But are war crimes like these sufficiently resolved under such a “domestic trial model”? Isn’t this case categorized as a serious human rights violation, a crime against humanity? Shouldn’t it be resolved in a more precise scope, or rather the International Criminal Court (ICC)? What is the reason? Let us listen for a moment to the “third party” voice about the true horror facts behind war in the following “ordinary” sense.
Sahar Ghumkhor, a woman from the Afghan diaspora, lives in Australia and researches the intersections of race, gender and psychoanalysis. She said this, writing in Aljazeera, about something that represents the big picture of Australia’s war in Afghanistan and is therefore worth reading without blinking eyes:
“Australians continue to believe they are fighting a good war in Afghanistan, despite mounting evidence to the contrary. …
“Even when the horror of the war crimes was on full display and the sheer scale of the war crimes and depraved practices undeniable, white innocence was still desperately gasping for redemption.
“But what struck me the most as an Afghan living in Australia watching this fiasco unravel was how the coverage of the inquiry on Australian TV ended with the promotion of a mental health helpline for members of the military and their families. This, in a year of protests against uniformed men terrorising civilian populations and basking in impunity taking place around the world.
“The tone deafness was incredible and the narcissism – diabolical. …
“In “the heart of darkness”, these delineations do not really mean anything, they are mere cloaks for monsters and the nations that birth them. For many Afghans, this is the real revelation of the Australian inquiry.”
Meanwhile, the Afghan Foreign Ministry stated on its website that it was working with the Australian government to investigate the wrongdoing of Australian soldiers in Afghanistan to ensure the perpetrators were identified and brought to justice.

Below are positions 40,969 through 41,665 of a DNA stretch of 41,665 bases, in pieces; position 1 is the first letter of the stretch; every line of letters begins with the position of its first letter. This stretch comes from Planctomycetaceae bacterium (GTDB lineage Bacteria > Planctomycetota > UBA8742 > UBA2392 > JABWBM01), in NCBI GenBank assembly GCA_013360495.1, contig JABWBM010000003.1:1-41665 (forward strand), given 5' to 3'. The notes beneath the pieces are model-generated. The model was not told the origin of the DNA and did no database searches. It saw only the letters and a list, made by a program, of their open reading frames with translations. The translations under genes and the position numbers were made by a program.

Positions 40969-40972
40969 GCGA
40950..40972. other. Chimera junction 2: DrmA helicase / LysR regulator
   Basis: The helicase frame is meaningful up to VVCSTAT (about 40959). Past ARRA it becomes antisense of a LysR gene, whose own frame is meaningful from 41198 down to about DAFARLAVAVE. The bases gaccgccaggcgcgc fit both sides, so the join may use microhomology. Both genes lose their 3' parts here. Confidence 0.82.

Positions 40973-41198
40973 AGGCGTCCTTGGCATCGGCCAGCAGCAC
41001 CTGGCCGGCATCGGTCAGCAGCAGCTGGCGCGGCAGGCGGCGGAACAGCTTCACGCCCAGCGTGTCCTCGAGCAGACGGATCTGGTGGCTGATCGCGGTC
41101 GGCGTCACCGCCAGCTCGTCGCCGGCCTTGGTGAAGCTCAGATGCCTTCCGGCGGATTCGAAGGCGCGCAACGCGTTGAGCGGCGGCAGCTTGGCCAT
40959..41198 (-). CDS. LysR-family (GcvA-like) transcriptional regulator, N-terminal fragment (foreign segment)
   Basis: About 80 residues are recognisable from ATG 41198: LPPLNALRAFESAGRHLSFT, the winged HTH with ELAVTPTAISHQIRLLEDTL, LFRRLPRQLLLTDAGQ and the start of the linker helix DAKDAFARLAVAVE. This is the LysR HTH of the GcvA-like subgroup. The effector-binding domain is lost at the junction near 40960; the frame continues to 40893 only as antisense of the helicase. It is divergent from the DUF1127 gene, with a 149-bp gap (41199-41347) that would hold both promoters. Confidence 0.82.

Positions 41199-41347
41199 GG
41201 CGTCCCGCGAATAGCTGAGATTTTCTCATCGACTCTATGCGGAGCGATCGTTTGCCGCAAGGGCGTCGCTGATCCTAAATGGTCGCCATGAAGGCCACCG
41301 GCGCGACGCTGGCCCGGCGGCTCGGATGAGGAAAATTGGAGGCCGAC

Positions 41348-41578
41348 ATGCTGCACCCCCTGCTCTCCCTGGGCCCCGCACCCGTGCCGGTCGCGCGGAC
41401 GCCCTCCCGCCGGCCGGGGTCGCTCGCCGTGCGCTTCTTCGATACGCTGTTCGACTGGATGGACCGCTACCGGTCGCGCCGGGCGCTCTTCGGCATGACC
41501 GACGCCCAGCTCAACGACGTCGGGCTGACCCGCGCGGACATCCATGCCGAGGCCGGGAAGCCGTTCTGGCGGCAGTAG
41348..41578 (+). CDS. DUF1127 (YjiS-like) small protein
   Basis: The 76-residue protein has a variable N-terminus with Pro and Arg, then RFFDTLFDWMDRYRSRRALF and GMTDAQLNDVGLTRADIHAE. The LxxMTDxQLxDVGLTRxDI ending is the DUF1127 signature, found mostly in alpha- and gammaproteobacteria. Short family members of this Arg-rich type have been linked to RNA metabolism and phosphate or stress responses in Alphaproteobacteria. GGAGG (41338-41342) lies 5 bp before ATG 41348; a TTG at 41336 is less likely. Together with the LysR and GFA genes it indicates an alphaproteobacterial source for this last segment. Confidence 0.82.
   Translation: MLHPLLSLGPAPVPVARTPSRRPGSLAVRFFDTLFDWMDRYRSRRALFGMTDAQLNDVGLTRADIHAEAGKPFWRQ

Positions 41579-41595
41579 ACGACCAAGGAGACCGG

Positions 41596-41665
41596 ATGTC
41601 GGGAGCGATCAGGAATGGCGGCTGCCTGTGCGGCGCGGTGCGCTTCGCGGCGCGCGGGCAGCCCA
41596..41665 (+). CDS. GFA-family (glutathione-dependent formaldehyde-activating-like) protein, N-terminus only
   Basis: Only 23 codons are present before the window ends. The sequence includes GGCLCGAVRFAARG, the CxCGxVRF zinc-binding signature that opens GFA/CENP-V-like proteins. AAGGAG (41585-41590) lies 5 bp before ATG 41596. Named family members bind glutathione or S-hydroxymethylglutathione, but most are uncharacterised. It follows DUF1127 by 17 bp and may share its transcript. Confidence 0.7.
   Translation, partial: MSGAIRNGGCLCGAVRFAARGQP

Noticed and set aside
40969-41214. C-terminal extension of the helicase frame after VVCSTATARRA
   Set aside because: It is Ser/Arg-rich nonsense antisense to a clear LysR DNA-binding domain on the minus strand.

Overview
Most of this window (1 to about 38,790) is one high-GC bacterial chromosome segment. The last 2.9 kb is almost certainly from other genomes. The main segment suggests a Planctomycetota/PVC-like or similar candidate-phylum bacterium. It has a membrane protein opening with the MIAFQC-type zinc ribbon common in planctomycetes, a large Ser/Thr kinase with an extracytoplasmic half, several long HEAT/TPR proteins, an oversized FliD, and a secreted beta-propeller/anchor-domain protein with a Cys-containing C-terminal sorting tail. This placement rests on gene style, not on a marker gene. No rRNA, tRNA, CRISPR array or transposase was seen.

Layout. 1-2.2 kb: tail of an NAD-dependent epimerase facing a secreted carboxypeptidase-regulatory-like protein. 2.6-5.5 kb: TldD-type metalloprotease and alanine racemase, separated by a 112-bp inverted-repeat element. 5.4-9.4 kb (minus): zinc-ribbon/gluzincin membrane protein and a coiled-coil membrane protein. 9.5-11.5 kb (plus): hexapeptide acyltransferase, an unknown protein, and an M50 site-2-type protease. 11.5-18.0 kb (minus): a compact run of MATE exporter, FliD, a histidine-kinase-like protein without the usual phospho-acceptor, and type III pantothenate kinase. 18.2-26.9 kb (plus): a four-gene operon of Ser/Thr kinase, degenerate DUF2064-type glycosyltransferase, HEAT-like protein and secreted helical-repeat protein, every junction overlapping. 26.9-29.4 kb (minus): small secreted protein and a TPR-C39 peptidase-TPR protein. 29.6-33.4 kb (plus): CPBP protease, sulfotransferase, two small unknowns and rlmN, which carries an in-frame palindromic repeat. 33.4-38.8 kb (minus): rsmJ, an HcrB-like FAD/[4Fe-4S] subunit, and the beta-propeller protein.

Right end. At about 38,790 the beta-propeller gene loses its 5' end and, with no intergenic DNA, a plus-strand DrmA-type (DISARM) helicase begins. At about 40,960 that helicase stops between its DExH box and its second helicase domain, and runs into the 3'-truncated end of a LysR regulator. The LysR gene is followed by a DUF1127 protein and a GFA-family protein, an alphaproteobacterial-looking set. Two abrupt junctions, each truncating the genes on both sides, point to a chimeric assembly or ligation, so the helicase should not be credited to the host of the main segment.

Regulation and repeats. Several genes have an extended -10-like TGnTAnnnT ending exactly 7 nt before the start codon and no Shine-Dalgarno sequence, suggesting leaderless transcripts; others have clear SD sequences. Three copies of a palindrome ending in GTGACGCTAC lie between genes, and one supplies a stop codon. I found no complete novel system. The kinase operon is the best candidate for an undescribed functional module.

According to the former Afghan ambassador to China, Sultan Ahmad Baheen, the actions of Australian soldiers killing Afghan civilians should be condemned. China’s criticism of the brutal behavior of Australian soldiers in Afghanistan was also hailed by the Afghanistan Times as a ‘good example’. “China is a powerful country that definitely has influence in the region. Such actions would provide guarantees that no other country will follow crimes like those committed by the Australian army.”
From the facts above, the following interesting messages can be learned. First, the need to uphold democracy without a double standard bias, either for reasons of national sovereignty or other reasons that are obscure in nature. Learning from the spirit of Western democracy from its embryo beginnings in classical Greek and Roman political traditions to the present day, one of the elements that is upheld is the value of freedom of expression. The media can be of various kinds, through oral expressions such as speech and statements as well as debates and polemics, or through non-verbal expressions such as writing and fine arts and performing arts, including in the form of caricatures that carry subtle satirical and sarcastic messages.
In this context, Australia as one of the inheritors of such a noble Western tradition need not actually be offended by the Chinese satirical cartoons as long as freedom of expression is not understood in terms of double patterns and standards.
As long as Australia is able to take lessons without the bias of double standards, about human values in the context of freedom of expression and universal respect for human rights, it is believed that the recent conflict will soon be resolved.
The writer is a researcher at the Sintesa Study Circle, Indonesia.